September 20, 2019, by jicke
New round of Future Leaders Fellowships announced
The University of Nottingham will benefit from a portion of a £78 million cash boost as part of UK Research and Innovation’s Future Leaders Fellowships.
The investment will propel the next generation of researchers as they lead cutting-edge projects; from developing rapid diagnostic methods to identify antibiotic resistance in infections, to increasing the value of archaeology to society, to miniaturising the latest microscopy technologies.
Kay Brander has been awarded a fellowship to work with the University of Nottingham to develop his thermodynamics research.
Kay explains: “Heat engines are the motors of our society. They set cars in motion and drive the generators that deliver electricity to our computers and smartphones. None of these applications would be possible without one fundamental theory that governs the performance of James Watt’s steam engine and today’s car engines alike: thermodynamics.
I’m delighted to be receiving this fellowship which I hope will lay down the theoretical foundations for a new generation of thermal machines that utilise the collective behaviour of quantum objects at extremely low temperatures. Such devices might one day provide the power for our quantum computers and could thus become the steam engines of the next technological revolution. This vision emerged from my work at Aalto University, where I held a 3-year post-doctoral research post funded by the Academy of Finland. During this time, I developed my connection with the University of Nottingham, which has now become a strong partner further supporting my personal agenda through a Nottingham Research Fellowship.”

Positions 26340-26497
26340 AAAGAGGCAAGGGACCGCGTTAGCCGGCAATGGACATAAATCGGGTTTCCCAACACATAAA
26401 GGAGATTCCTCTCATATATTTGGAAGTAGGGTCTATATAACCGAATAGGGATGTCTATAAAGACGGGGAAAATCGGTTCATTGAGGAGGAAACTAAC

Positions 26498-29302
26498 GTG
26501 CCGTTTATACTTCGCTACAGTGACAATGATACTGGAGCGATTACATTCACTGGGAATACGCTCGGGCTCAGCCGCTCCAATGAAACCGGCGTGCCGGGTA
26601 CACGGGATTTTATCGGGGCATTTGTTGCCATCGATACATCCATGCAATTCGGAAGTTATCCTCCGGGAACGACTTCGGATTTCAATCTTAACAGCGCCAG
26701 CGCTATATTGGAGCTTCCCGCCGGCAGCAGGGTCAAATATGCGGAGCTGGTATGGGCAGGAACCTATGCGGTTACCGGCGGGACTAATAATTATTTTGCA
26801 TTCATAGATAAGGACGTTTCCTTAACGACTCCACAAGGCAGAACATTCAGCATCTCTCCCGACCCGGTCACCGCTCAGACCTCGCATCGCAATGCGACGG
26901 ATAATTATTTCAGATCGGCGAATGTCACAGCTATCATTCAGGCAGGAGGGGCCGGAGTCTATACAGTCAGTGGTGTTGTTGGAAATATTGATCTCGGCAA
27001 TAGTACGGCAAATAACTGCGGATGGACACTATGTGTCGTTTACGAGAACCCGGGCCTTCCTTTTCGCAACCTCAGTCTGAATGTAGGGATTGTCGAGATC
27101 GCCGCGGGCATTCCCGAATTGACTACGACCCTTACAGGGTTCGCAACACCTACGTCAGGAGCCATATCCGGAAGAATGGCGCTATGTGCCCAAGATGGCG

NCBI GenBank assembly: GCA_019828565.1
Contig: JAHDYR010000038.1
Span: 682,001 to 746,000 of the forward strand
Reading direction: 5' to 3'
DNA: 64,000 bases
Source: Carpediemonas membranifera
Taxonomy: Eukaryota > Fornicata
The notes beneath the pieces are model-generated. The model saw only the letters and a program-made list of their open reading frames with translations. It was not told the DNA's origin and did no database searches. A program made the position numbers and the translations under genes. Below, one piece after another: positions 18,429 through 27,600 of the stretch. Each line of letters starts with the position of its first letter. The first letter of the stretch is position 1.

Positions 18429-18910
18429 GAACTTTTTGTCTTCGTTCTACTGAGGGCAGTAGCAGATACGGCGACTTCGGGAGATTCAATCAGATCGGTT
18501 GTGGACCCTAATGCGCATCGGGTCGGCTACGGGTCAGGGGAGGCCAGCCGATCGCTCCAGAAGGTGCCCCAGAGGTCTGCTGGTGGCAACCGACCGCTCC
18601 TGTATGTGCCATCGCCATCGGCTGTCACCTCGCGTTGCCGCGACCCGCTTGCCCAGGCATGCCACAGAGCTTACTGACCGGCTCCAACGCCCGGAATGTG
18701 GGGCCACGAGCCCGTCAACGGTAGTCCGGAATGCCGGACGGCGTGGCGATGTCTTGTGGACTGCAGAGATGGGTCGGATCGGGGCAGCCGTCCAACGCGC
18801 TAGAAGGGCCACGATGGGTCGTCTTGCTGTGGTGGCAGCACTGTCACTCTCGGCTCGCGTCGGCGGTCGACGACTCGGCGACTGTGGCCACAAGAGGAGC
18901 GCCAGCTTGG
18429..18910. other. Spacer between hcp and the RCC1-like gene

Future Leaders Fellowships are helping universities and businesses in the UK recruit, train and retain the world’s best researchers and innovators, regardless of their background. They can apply for up to £1.2 million over four years, with the ability to extend to up to seven years.
Applications for round four of the Futures Leaders Fellowships are now open and UKRI is particularly encouraging applications hosted by, or collaborating with, businesses.
Also announcing the award of £20m to Research England’s University Enterprise Zones, Universities Minister Chris Skidmore said “Research and innovation is vital to ensure the UK remains at the forefront of major scientific breakthroughs. In order to realise the full potential of these discoveries, big ideas need to be taken out of the lab and turned into real products and services, so they can actually change people’s lives.
“Our £98 million investment will help both SMEs and researchers to take their innovations from lab to market and keep the UK economy thriving into the future.
“We’re totally committed to keeping the UK at the forefront of scientific innovation and discoveries, ensuring we remain a global science superpower. Our investment is part of a wider commitment to invest at least 2.4% of GDP in R&D – our biggest investment in R&D in UK history.”
Professor Sir Mark Walport, UK Research and Innovation’s Chief Executive, said: “The Future Leaders Fellowships will enable the most promising researchers and innovators to become leaders in their fields, working on subjects as diverse as climate change, dementia and quantum computing.
“UKRI is committed to creating modern research and innovation careers and our Future Leaders Fellowships aim to support and retain the most talented people, including those with flexible career paths.”